MUNICH: My Fair Lady
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In Review > International

My Fair Lady

MUNICH
Staatstheater am Gärtnerplatz
2/13/18

In Review Munich Fair Lady hdl 518
Charming presence: Maximilian Mayer, Freddy Eynsford-Hill in My Fair Lady at the Gärtnerplatz
© Marie-Laure Briane

IN STAATSTHEATER AM GÄRTNERPLATZ'S stunning new production of My Fair Lady (seen Feb. 13), the cockney dialect used by Eliza Doolittle and Alfred P. Doolittle was replaced by Bavarian dialect, a genial solution for the city of Munich, the proud capital of Bavaria. The one disadvantage, which was continuously evident, is that Bavarian does not lend itself to rapidity, either in singing or in dialogue. In spite of the dialect’s natural charm, large sections of the text remained inscrutable, even to native Bavarians. In addition, as all three leading roles in this My Fair Lady were cast with Austrian artists, the specifically Bavarian tone tended to migrate in the general direction of Vienna. This being said, the contrast between the High German used by Higgins and Colonel Pickering and the Low Bavarian used by Eliza and Doolittle was as striking and humorous as the original “Oxford English” versus cockney. Josef E. Köpplinger’s production was a masterpiece of timing and tempo, perfectly suited to this musical-theater masterpiece. The costumes of Marie-Luise Walek were exquisite: the black/white/gray of the Ascot scene was topped by Eliza’s staggeringly large hat, and the costumes for the rest of the production matched exactly the work’s time. A revolving stage made scene changes fluid, and Rainer Sinell’s sets caught the London of 1912 wonderfully. Karl Alfred Schreiner’s choreography was apt and invigorating.

The cast was a mix of actors who can sing and singers who can act. Michael Dangl, a longtime leading actor at Vienna’s famous Theater in der Josefstadt, was a suave Henry Higgins who delivered his songs convincingly and was actually capable of humility toward the end of the work. In fact, and this is to director Köpplinger’s credit, the work’s final line, re-establishing Higgins’s absolute superiority, though left unchanged, was effectively modified by both look and body language. Here, Eliza ascended the stairway toward her old room full of self-confidence, while Higgins, obviously totally smitten with her and having forgotten about his slippers, followed Eliza with his eyes while kneeling longingly on his couch.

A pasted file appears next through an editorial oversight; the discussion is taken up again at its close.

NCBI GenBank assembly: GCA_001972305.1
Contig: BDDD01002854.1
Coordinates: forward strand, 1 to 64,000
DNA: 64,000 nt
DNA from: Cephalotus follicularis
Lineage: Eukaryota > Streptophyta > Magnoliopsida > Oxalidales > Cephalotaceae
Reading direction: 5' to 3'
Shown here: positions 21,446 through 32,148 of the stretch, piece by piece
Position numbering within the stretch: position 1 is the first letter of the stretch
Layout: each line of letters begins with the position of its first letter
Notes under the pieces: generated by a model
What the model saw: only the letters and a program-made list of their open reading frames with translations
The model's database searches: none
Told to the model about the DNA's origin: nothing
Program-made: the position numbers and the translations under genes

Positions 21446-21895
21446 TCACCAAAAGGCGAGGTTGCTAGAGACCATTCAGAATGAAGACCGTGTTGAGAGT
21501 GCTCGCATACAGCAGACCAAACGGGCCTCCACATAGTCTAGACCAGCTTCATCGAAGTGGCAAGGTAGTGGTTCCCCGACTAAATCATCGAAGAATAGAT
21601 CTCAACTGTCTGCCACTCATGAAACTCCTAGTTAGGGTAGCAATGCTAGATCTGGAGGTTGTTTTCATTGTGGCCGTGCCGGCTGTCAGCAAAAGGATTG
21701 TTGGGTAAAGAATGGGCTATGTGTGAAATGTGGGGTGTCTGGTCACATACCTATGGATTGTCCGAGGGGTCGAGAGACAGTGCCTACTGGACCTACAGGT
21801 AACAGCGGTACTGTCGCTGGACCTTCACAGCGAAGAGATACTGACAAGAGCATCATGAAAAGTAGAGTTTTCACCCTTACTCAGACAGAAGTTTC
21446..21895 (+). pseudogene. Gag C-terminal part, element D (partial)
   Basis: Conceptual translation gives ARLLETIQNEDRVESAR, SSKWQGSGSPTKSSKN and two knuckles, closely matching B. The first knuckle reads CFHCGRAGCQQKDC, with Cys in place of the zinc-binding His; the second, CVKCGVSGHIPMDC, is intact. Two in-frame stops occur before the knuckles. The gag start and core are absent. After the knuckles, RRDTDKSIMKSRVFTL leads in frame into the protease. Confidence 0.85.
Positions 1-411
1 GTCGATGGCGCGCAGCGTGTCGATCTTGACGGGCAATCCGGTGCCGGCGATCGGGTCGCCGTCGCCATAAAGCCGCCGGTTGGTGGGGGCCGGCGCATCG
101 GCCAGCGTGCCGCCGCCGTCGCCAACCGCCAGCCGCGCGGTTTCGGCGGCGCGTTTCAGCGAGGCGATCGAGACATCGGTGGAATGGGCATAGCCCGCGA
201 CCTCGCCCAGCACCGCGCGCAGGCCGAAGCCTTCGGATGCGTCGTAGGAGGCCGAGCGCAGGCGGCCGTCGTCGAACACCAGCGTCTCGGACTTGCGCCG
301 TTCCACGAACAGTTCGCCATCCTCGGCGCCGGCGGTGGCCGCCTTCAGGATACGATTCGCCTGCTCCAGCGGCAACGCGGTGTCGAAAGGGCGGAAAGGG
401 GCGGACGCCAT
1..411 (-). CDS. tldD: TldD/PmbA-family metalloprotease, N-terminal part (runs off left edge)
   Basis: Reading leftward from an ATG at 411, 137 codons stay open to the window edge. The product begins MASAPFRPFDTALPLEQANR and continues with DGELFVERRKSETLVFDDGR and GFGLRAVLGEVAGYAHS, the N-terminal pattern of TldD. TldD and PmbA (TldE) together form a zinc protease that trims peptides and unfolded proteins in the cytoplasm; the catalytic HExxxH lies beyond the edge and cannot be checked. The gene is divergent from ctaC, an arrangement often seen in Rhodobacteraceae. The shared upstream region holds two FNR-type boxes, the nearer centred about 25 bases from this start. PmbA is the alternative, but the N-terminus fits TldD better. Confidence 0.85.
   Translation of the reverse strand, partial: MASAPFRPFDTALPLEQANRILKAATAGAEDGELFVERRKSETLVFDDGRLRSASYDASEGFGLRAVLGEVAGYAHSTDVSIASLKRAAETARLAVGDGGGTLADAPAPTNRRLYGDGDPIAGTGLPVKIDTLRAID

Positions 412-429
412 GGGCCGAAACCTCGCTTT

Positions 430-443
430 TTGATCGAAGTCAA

Despite her tour-de-force acting, Nadine Zeintl’s soubrette soprano is not ideal for Eliza, its lack of power in the middle range causing her to force unnaturally, creating an audible register break. Eliza is a role that demands a solid “belt” in several numbers, which the Austrian actress simply does not possess. Robert Meyer, distinguished veteran of Vienna’s Burgtheater and at present the intendant of Vienna’s Volksoper, was a cyclonic Alfred P. Doolittle, singing and dancing up a storm in his two big showstoppers. 

The best singing of the evening came from tenor Maximilian Mayer as Freddy Eynsford-Hill. Mayer can charm with his stage presence alone, but it was his exquisite voice that filled the hall with such luxurious sound; one was sorry his role was not larger. Friedrich von Thun, a well-known Austrian film and television actor, added his expertise as Pickering, although one might have expected a more resonant speaking voice from such an experienced actor. 

In a marvelous gesture, the fabulous Cornelia Froboess, the original Eliza of August Everding’s legendary 1984 staging of My Fair Lady at the Gärtnerplatz, was invited back to play Mrs. Higgins, which she did with great style, much to the pleasure of the Munich public. Conductor Andreas Kowalewitz found the perfect combination of style and precision for the work, even if the enthusiastic orchestra was at times much too loud for his singing actors. —Jeffrey A. Leipsic 



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